Pianist Marita Viitasalo’s solo album on Ondine is a program focused on works by Claude Debussy (1862–1918). Préludes, Book II was composed during 1912–13 and represent the composer’s late style. Suite bergamasque, published in 1905, is one of the most well-known pieces in classic piano literature. It inclundes Claire de lune, possibly Debussy’s most famous piano piece. Marita Viitasalo studied first under Professor Timo Mikkilä in Helsinki. She continued her studies in Rome (Rodolfo Caporali) and in Vienna (Dieter Weber). Viitasalo is award-winning concert pianist and respected accompanist who has performed, among others, in Vienna, Salzburg, Berlin, Paris, London, Edinburgh and New York.
In many ways, Debussy’s piano music finds its rightful home on the harp. Apart from the distinctive textural and colouristic elements in the writing itself, we have contemporary accounts of Debussy’s piano-playing that refer to his ability to make you forget a piano even had hammers. Of course, this doesn’t allow for dreamy, “impressionistic” interpretations; rather, it makes clarity and precision absolute imperatives – which qualities we find in abundance in this recital by Xavier de Maistre and friends.
…Dedova is an artist of the highest caliber and she takes the listener on this journey through Debussy’s landscape as a knowledgeable and confident guide…
Taken from the best Debussy cycle to appear in the CD era, these repackagings gather the items that one-disc-at-a-time buyers tend to miss. Playing combines flair, care, and great musical enjoyment. High points include the superb Anne Queffélec as solo pianist in the Fantaisie and some rare items: the Rapsodie for alto sax, the whimsical orchestration of La plus que lente featuring cimbalom, and piano pieces scored by other hands. The Ulster Hall acoustic is spacious but clear.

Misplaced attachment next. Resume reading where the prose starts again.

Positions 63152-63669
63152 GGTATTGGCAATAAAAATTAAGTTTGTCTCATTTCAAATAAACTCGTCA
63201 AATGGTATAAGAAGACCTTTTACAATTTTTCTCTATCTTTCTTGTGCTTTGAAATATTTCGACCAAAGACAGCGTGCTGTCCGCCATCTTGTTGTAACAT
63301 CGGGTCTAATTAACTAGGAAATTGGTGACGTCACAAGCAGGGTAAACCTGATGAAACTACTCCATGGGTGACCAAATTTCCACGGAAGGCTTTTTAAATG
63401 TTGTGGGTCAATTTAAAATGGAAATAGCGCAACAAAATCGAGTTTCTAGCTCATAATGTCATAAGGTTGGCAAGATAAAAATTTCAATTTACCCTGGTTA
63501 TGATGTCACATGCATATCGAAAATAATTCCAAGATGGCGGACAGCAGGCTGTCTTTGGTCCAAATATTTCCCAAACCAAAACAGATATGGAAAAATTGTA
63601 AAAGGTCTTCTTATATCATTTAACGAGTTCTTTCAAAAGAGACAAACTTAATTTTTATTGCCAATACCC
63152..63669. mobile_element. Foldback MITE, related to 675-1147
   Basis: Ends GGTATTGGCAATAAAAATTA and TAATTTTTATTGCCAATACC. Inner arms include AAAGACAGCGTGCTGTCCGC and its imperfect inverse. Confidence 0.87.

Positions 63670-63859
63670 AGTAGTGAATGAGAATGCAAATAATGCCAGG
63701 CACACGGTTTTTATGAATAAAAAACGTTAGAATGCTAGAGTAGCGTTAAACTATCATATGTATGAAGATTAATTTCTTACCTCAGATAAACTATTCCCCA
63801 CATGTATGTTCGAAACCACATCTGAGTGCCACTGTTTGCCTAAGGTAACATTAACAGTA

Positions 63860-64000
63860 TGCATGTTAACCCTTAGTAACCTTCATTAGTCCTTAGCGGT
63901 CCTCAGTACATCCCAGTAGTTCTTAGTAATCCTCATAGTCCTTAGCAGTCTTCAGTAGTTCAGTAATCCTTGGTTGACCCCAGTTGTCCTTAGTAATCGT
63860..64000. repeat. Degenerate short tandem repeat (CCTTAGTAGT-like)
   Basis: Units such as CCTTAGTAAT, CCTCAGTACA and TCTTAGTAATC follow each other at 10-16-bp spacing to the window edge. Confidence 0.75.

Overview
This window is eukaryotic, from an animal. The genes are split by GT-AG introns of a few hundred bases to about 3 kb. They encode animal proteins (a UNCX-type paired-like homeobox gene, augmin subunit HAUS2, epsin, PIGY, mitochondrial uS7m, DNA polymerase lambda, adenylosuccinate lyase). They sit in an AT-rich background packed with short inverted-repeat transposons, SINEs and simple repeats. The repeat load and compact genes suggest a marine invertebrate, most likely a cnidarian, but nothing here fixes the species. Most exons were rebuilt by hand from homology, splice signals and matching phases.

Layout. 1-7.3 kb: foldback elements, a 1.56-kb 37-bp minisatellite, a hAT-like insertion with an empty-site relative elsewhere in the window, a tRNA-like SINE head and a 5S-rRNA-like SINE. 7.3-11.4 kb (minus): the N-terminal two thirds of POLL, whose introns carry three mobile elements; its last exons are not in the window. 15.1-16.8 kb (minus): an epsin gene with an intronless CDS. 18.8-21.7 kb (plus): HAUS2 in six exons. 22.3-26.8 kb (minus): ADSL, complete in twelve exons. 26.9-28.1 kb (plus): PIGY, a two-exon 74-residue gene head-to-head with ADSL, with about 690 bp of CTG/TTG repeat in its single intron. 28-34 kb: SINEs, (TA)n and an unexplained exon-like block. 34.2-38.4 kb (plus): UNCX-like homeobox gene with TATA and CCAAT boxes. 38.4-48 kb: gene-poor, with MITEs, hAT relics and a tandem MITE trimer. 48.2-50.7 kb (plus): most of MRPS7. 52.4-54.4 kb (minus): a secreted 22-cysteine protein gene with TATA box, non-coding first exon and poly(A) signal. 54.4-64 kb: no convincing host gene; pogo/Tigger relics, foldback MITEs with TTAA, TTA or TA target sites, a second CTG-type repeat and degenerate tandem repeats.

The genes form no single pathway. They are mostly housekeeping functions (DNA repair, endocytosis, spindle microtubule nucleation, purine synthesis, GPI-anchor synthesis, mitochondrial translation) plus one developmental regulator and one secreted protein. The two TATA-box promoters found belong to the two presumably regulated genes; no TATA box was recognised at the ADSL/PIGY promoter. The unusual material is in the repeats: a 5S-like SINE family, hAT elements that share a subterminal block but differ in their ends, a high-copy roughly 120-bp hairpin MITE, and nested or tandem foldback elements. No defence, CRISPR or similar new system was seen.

This collection contains all Debussy’s works for orchestra as well as many orchestral arrangements of his piano music. Together these display a rich panorama of Debussian sound and a remarkable insight into the composer.
French pianist Monique Haas recorded the piano works of Debussy and Ravel twice, once in the late '50s and early '60s for Deutsche Grammophon and again in the late '60s and early '70s for Erato. The later recordings are released here in this six disc set from Warner Classics. As on the earlier set, Haas' performances are elegantly stylish, technically impeccable, consummately musical, and quintessentially French. Pick any piece by either composer at random, and you'll see. Try her bright but sensual Suite Bergamasque with its ravishing Clair de lune or her brilliant and visionary Études with their astounding concluding Pour les accords. Or try her recklessly virtuosic Gaspard de la nuit with its frightening Scarbo or her sweetly swaying Valses nobles et sentimentales with its heartrending Épilogue. There are only two meaningful differences between Haas' recordings: in the earlier performance, she is more passionate and impetuous while in the later performances she is more measured and thoughtful.